Both the federal government and some provincial governments have enacted legislation designed to protect cell phone customers from entering less than desirable agreements with wireless services providers.
This legislation was enacted in response to many consumer complaints about tricky contracts, lack of transparency, hidden fees and long contracts.
CRTC Wireless Code
The federal government enacted the Wireless Code in 2013. The code is a mandatory code of conduct for cell phone and data providers.
The code introduced changes in the way cell phone companies were allowed to make deals with Canadian consumers. Those changes include among other things:
- The ability to cancel a cell phone contract after two years instead of the three years for which the cell phone companies usually bound consumers;
- The wireless contract must be in plain language so consumers can understand to what terms they are agreeing;
- The ability to cancel your contract and return your phone at no cost, within 15 days and specific usage limits, if you are unhappy with your service;
- The ability to have your phone unlocked after 90 days, or immediately if you paid in full for your phone, at the rate specified by the service provider, upon request;
- The right to receive a notification when you are roaming in a different country, telling you what the rates are for voice services, text messages, and data usage.
This federal legislation affects all cell phone providers. Even where the provinces have their own legislation regulating cell phone companies, wireless providers must still comply with all the rules the code sets out.
Do the provinces have their own legislation that protects consumers?
Some provinces like Manitoba, Ontario, and Quebec have protective consumer legislation for wireless providers, despite the federal legislation that is now in place. Some of the legislation has been enacted only in the last few years.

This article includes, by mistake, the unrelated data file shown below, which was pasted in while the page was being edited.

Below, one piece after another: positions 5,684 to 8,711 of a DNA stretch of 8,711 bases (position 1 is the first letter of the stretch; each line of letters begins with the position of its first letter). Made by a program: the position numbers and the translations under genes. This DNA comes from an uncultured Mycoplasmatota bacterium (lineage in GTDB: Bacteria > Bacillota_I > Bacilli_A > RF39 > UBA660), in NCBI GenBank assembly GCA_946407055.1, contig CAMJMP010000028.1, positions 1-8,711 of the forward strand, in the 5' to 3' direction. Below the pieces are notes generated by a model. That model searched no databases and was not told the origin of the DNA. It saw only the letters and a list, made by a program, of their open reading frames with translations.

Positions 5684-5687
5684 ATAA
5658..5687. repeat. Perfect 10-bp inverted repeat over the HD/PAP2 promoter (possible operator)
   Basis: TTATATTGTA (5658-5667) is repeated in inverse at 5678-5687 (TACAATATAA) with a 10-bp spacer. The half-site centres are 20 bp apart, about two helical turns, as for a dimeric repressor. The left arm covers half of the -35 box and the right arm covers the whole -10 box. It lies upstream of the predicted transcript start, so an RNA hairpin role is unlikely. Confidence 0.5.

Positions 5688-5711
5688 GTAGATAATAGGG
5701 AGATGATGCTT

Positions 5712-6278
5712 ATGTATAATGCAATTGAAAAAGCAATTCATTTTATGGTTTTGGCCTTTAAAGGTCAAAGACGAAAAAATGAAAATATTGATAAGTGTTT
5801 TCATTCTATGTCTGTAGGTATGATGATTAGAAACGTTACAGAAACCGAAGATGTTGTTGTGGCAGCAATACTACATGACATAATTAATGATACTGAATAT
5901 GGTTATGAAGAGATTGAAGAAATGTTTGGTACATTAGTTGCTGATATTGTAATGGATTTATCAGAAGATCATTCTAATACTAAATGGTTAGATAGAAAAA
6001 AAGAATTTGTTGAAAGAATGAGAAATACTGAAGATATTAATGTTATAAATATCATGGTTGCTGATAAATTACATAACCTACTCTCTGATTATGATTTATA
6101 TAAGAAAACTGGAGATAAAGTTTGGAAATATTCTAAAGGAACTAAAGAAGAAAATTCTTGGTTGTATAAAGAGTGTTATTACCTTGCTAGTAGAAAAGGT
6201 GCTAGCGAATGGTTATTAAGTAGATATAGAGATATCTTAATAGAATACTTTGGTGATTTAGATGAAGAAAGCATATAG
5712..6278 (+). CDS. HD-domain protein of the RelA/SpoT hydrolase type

What does the provincial legislation cover?
An example of a provincial legislation is the Manitoba Consumer Protection Amendment Act (Cell Phones). The act outlines the duties of cell phone providers. An example of duties of the wireless provider is contract a requirement, meaning what the cell phone provider has to contractually include and explain in the contract, which include such items as:
- The customer's name and address;
- The date the contract was made, and where it was made;
- The term of the contract expressed in days, weeks, months or years, and its expiry date;
- The minimum monthly cost of the contract;
- An itemized list of all costs included in the minimum monthly cost;
- A description of the cell phone services provided for in the minimum monthly cost.
Provinces also often also regulate what the cell phone provider can do without consent from the customer.
For example, according to the Ontario Wireless Services Agreement Act, a wireless service provider can make changes without your consent when:
- The change benefits the customer;
- The amount that the service is used remains constant or increases;
- The cost of services or items has not increased and the length of the contract stays the same; and
- The customer received notice of the changes in writing 30 to 90 days before they come into effect.
You should consult the federal Wireless Code as well as the applicable cell phone protection legislation that applies to your province or territory for more information.
The CRTC Wireless Code
Checklist: Do You Know Your Rights as a Wireless Consumer